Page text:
PCB microvias not that reliable, warns IPC

March 07, 2019 //By Julien Happich
PCB microvias not that reliable, warns IPC
The proliferation of tighter microvia densities and signal integrity requirements in printed boards within the electronics industry has revealed reliability concerns with microvia structures in high performance products.

A number of IPC OEM member companies have approached IPC with examples of microvia failures in high-profile hardware that were not observed until after bare printed board fabrication, inspection and acceptance. The microvia failures passed through post reflow in-circuit test, “Box Level” Assembly Environmental Stress Screening (ESS), and ended up in service in customer fielded products.

Many of these failures occurred within products that had already passed traditional production lot acceptance testing in accordance with existing IPC-6010, Printed Board Qualification and Performance Specifications.

IPC has been provided with data showing that traditional inspection techniques utilizing thermally stressed microsections and light microscopes alone is no longer an effective quality assurance tool for detecting microvia-to-target plating failures.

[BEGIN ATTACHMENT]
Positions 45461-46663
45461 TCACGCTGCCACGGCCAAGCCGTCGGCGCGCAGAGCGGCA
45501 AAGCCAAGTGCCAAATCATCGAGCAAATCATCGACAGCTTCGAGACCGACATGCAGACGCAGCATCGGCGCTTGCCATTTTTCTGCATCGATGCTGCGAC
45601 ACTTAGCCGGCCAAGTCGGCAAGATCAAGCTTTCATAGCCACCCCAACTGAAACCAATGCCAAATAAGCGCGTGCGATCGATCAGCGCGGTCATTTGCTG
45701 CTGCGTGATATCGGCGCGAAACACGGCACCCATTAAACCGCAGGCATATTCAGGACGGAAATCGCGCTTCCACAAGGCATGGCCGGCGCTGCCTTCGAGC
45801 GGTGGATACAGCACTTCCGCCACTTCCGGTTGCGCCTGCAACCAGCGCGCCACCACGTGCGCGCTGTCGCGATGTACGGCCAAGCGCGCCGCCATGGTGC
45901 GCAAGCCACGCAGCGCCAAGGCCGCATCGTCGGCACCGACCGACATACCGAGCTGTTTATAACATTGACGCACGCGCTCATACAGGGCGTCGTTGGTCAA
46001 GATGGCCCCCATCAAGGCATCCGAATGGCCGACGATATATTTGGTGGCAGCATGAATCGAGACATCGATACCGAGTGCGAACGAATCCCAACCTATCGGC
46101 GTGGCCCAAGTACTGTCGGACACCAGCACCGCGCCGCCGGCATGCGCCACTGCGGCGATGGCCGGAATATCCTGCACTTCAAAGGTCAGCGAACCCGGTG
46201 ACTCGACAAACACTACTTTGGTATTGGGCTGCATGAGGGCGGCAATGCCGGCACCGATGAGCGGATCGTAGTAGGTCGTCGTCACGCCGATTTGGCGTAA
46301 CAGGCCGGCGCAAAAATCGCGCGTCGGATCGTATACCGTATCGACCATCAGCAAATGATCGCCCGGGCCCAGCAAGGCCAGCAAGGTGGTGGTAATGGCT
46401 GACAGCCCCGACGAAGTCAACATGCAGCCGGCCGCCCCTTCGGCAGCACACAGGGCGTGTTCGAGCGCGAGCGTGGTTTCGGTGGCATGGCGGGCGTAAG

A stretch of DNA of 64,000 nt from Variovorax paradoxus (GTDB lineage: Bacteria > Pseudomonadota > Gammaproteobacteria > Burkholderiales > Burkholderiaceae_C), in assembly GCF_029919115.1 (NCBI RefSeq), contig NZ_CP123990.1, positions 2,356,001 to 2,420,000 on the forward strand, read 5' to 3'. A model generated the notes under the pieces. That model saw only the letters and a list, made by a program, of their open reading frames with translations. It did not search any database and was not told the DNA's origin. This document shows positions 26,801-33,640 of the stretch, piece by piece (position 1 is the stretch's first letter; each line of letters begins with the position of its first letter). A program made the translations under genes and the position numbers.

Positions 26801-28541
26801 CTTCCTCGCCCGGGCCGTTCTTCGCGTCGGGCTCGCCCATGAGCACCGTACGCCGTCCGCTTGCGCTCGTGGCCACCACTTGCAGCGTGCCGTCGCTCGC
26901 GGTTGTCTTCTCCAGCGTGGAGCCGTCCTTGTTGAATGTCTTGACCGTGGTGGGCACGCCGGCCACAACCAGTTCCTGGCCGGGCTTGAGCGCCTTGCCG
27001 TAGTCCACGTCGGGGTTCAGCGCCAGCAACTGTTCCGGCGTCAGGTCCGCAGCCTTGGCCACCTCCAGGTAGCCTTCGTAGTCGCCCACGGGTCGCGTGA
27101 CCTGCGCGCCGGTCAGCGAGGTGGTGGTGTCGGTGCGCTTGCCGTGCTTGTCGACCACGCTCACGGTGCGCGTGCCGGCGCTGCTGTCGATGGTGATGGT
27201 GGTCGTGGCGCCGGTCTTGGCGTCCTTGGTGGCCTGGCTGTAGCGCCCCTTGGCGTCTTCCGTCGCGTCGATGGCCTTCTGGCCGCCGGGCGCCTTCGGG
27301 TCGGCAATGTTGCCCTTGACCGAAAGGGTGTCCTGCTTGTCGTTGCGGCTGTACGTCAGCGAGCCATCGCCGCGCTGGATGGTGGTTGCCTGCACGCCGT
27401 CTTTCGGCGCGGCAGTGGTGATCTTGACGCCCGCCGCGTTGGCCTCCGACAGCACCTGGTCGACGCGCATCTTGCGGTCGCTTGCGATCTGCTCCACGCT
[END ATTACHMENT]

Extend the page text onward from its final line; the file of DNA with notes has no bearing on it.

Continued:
Related to this, in 2018, IPC released IPC-WP-023, an IPC Technology Solutions White Paper on Performance-Based Printed Board OEM Acceptance titled “Via Chain Continuity Reflow Test: The Hidden Reliability Threat – Weak Microvia Interface.” 

The white paper asserts stacked microvia reliability problems linked to a weak interface between microvia target pads and electrolytic copper fill and provides data in support of the observations reported by numerous IPC OEM member companies.

As a result of IPC-WP-023, the IPC V-TSL-MVIA Weak Interface Microvia Failures Technology Solutions Subcommittee was formed in late 2018 to begin investigating the potential causes of these failures and to provide industry resources on the topic. This group provided its first update to industry during an open forum held during IPC APEX EXPO 2019 and will continue to provide updates as it progresses. In response to this, IPC is issuing the following warning statement, which will also be included in the forthcoming IPC-6012E, Qualification and Performance Specification for Rigid Printed Boards.


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